Neural and Environmental Modulation of Motivation: What's the Moral Difference?

In David Birks & Thomas Douglas (eds.), Treatment for Crime: Philosophical Essays on Neurointerventions in Criminal Justice. Oxford: Oxford University Press (forthcoming)
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Abstract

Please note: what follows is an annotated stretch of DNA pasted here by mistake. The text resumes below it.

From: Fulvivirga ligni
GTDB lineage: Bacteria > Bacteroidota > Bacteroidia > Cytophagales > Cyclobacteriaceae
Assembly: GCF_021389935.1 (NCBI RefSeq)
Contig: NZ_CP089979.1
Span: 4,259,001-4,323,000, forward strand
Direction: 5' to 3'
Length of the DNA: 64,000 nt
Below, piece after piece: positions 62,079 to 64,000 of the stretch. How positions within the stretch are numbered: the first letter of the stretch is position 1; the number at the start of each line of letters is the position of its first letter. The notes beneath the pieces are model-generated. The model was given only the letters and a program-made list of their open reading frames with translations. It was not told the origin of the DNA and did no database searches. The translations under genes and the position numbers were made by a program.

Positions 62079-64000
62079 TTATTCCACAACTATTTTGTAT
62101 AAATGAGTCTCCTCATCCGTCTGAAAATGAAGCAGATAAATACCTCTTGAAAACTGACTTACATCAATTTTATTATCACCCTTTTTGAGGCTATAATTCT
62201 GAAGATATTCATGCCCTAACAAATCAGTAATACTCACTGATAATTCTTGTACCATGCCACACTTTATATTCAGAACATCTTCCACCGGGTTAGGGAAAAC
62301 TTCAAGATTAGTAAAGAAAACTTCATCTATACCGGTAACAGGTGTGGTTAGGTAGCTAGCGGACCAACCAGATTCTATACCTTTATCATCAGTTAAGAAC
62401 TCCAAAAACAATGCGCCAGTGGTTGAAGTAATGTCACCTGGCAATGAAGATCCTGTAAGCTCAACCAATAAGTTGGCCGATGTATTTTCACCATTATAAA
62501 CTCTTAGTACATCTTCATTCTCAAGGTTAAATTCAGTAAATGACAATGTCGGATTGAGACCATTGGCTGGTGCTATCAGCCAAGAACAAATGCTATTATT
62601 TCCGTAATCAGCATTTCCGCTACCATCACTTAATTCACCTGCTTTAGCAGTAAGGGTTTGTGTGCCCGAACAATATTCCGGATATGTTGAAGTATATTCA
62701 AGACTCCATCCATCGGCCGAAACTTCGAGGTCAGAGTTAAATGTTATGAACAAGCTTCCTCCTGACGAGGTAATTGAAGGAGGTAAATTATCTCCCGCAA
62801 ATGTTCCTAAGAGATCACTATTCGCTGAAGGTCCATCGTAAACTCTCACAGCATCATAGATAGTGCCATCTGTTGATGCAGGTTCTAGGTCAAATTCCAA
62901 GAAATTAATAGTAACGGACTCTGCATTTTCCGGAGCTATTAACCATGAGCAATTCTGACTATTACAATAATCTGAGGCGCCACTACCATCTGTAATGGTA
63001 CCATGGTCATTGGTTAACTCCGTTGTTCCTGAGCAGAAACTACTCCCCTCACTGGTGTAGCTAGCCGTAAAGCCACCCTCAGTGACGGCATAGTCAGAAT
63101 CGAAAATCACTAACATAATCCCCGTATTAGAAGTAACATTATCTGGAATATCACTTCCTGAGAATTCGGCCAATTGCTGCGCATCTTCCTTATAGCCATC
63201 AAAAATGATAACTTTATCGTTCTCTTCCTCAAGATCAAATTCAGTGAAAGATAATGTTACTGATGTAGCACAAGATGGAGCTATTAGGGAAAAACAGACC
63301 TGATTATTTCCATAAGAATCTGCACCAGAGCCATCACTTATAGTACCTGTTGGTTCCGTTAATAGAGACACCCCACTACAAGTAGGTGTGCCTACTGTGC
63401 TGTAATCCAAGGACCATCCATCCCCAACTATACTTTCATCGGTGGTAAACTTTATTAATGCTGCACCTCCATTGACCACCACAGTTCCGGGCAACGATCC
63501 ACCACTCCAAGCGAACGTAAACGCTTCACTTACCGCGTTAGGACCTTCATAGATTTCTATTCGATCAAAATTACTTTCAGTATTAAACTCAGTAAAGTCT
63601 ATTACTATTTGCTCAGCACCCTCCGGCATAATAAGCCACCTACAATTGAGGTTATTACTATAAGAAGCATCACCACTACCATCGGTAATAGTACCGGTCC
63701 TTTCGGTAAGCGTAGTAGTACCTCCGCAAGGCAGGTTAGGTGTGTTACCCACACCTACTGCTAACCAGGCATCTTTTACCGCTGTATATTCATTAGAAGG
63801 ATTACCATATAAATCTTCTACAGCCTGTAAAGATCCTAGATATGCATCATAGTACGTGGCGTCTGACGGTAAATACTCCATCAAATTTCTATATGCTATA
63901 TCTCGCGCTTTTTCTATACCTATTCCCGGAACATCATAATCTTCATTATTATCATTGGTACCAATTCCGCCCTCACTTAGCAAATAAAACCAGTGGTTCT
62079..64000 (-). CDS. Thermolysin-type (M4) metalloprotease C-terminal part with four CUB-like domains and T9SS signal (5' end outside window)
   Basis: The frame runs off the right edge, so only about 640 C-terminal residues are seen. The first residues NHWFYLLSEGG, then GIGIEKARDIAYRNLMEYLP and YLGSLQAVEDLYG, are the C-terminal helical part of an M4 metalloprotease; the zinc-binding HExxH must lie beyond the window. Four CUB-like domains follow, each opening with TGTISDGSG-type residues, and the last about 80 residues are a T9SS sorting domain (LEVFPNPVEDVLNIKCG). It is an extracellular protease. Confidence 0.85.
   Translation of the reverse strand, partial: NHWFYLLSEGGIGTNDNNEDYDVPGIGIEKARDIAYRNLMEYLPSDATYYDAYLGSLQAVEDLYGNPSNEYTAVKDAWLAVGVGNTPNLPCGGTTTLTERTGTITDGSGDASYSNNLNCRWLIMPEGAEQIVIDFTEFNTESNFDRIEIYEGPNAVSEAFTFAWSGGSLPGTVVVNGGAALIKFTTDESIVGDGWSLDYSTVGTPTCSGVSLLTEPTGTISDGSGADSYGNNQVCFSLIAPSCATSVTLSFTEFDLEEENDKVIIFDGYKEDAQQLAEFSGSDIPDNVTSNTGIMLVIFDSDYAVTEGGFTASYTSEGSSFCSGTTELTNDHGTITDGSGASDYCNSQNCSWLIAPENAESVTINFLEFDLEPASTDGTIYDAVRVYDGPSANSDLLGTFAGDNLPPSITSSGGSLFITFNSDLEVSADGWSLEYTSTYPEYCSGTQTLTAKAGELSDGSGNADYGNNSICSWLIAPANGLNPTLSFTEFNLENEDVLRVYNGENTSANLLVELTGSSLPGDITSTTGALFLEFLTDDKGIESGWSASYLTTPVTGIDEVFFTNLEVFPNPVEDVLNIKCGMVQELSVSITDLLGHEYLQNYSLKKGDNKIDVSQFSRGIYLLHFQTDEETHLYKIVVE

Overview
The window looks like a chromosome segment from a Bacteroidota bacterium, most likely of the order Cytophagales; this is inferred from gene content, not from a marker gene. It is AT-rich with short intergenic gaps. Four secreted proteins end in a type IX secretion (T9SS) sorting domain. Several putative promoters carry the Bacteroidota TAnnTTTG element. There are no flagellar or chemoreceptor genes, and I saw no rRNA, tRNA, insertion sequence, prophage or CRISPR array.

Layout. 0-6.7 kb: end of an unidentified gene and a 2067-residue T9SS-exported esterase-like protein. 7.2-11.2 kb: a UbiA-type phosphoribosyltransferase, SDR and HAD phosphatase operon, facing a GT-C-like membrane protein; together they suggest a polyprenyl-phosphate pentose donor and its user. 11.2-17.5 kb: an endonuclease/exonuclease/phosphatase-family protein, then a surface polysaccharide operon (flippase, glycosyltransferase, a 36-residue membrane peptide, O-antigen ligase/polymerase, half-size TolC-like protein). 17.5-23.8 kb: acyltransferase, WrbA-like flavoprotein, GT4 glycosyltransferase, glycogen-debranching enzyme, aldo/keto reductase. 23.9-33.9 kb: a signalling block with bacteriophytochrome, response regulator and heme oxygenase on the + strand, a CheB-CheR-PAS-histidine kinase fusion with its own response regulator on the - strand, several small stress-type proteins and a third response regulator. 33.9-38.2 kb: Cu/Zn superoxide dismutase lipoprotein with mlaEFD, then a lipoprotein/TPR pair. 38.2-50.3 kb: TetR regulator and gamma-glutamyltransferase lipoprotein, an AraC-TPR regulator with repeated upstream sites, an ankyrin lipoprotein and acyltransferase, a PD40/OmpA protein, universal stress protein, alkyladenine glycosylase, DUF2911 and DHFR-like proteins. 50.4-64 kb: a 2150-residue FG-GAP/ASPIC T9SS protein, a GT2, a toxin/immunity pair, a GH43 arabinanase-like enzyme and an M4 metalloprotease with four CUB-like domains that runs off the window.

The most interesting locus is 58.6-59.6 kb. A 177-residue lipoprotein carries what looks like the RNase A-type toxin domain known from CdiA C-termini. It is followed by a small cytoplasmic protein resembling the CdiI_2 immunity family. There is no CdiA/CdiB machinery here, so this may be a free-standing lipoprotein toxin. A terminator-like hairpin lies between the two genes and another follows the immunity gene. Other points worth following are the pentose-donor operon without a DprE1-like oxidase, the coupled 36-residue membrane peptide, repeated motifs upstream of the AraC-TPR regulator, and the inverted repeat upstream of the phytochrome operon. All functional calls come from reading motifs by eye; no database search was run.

Interventions that modify a person’s motivations through chemically or physically influencing the brain seem morally objectionable, at least when they are performed nonconsensually. This chapter raises a puzzle for attempts to explain their objectionability. It first seeks to show that the objectionability of such interventions must be explained at least in part by reference to the sort of mental interference that they involve. It then argues that it is difficult to furnish an explanation of this sort. The difficulty is that these interventions seem no more objectionable, in terms of the kind of mental interference that they involve, than certain forms of environmental influence that many would regard as morally innocuous. The argument proceeds by comparing a particular neurointervention with a comparable environmental intervention. The author argues, first, that the two dominant explanations for the objectionability of the neurointervention apply equally to the environmental intervention, and second, that the descriptive difference between the environmental intervention and the neurointervention that most plausibly grounds the putative moral difference in fact fails to do so. The author concludes by presenting a trilemma that falls out of the argument.
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